Why field hockey players MUST do strength training?

There is no doubt that field hockey fitness is vital to your success as a player. People often ask me for advice on how to get fitter and stronger for hockey but are generally concerned with the effectiveness and the risk of injury. My reply is that if you are a field hockey player and you want to improve your game then you should be doing strength training whether you are 40 or 14 years old.

Many kids who are always chosen for their age groups do not realise this until they are in the senior years and find they are getting pushed off the ball too easily or no longer a starting player. People say that hockey is not a contact sport but believe me you can be shoved off the ball without it being a foul, particularly as you play at the higher levels. You can be the most skilful player but if you don’t have strength to hold your own then you will be dispossessed time and time again.

I learnt this when I started playing in in the English Premier League for the first time and then a whole other level when I started playing at international level, playing against some of the best defenders in the world.

Studies have suggested that those who play sport (including kids) can really benefit from strength development as long as they learn the correct technique and allow enough time for their body to adapt. 

I have trained many adults who seem to have incorrect movements patterns, knee injuries, back pain and poor hip and ankle mobility. This is mainly due to the lack of any fitness and strength related training as a kid and never been taught how to move properly. Kids who are given the correct guidance become more confident and comfortable with their bodies and are more likely to continue exercising later on in life which has shown many health benefits, apart from hockey related benefits.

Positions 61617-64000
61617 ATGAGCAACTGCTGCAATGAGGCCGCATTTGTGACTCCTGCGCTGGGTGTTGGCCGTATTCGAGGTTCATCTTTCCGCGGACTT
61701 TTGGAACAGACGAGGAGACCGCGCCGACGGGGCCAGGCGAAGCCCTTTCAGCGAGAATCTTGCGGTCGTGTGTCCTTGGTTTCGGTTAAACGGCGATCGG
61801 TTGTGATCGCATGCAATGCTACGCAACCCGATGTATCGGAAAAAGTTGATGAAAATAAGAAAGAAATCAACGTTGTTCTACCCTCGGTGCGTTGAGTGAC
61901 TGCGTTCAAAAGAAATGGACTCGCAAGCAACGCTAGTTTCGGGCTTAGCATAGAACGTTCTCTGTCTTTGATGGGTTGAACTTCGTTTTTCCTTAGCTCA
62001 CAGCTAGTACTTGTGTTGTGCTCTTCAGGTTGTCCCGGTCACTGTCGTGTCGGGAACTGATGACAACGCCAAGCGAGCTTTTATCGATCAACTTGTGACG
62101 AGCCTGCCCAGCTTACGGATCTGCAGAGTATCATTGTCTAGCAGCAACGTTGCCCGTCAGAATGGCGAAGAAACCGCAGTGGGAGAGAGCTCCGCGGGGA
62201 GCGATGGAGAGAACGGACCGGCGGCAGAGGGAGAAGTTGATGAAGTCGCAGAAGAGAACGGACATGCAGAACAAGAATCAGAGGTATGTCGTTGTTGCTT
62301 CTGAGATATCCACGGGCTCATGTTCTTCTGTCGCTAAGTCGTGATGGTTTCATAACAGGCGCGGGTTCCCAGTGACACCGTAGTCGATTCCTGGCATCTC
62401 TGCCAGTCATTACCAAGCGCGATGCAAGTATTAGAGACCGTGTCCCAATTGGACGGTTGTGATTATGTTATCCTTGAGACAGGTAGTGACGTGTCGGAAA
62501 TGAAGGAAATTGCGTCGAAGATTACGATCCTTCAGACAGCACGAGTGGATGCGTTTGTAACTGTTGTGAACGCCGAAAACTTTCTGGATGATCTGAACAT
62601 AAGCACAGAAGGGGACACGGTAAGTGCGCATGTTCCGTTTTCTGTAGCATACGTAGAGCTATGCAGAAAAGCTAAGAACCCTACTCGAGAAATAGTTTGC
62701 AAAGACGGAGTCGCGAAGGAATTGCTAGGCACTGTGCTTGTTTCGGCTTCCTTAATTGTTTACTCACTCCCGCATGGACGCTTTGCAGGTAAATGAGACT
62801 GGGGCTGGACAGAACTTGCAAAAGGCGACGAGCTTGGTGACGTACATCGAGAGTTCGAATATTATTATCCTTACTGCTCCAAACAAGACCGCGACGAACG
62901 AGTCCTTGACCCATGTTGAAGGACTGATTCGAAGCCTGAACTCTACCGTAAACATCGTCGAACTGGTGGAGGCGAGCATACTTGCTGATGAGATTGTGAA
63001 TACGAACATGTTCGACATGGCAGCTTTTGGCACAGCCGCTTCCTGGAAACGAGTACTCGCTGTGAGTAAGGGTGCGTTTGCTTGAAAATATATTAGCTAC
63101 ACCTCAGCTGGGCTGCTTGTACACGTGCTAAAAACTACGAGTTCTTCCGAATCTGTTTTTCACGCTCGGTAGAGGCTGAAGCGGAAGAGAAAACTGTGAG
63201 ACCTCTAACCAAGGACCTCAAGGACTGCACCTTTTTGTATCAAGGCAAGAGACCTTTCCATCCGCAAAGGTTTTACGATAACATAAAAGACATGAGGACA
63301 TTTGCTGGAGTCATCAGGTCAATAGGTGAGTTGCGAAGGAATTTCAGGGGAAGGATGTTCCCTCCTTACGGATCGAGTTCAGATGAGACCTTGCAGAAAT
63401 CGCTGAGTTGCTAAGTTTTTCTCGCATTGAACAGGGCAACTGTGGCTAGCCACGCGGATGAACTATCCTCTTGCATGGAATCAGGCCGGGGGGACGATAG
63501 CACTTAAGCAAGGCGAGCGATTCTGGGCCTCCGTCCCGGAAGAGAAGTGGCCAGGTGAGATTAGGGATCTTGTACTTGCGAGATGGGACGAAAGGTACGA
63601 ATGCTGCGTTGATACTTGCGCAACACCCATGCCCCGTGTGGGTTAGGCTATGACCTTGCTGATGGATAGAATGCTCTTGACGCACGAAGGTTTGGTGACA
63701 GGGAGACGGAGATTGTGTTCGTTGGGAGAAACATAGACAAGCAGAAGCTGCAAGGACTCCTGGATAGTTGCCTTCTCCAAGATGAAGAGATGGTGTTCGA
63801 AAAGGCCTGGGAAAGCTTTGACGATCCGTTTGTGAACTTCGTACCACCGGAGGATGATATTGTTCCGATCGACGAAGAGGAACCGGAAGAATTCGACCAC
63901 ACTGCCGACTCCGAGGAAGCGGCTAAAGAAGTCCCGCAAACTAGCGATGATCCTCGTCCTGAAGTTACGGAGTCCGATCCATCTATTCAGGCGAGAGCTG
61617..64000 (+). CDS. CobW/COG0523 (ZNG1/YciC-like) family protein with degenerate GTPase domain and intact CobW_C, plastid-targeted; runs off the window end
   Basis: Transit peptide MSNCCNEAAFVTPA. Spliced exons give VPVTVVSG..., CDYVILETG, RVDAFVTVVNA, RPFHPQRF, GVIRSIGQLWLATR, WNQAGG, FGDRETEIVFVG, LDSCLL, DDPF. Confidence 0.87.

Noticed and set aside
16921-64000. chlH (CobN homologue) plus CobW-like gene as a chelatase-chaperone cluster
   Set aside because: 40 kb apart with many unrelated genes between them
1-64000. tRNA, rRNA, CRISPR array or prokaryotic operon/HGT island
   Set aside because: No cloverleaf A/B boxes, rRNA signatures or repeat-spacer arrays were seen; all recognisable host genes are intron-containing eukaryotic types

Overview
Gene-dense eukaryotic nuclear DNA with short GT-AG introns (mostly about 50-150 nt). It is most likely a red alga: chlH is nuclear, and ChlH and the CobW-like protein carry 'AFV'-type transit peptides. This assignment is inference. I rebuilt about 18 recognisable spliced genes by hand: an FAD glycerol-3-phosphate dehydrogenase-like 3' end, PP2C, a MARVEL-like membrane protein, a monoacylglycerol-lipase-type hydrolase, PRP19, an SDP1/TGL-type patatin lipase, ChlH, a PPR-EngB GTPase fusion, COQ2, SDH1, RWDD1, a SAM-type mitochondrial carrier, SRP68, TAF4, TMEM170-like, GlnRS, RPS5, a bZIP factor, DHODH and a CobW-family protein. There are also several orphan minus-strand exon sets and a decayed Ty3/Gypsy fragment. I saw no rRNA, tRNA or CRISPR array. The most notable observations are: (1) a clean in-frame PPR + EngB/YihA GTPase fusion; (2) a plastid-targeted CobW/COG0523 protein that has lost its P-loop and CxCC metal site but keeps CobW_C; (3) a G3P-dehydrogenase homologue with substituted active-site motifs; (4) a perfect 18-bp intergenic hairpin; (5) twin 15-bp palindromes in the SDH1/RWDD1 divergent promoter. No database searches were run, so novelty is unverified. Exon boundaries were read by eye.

Some of the benefits of strength training for hockey include:

  •  Increased bone density
  •  Improved body image
  •  Lower risk of injuries
  •  Being stronger on the ball
  •  Hit the ball harder
  •  Improve performance

For many hockey players, the social aspects of sport are vital to maintaining their interest and enthusiasm for the game. If you are strong you are more likely to help your team and can offer more value to their team, which in turn increases your self worth and self respect.

It is essential that players looking to improve their performance with strength training get correct advice from a qualified professional on what they should be doing based on their age, ability level, position, goals and consideration is given to past training history including injuries.

The Hockey Performance Academy can help you to improve your hockey performance and strength training is just one element of that. If you are looking to learn more about get stronger as a hockey player, click here to find out about our training program which includes a detailed 16 week training plan plus advice throughout the season.

About The Author

Lauren Penny

Lauren is a former International Hockey Player, Performance Coach & Mentor specialising in helping hockey players to be more confident, improve their fitness and perform more consistently to get noticed and reach higher teams.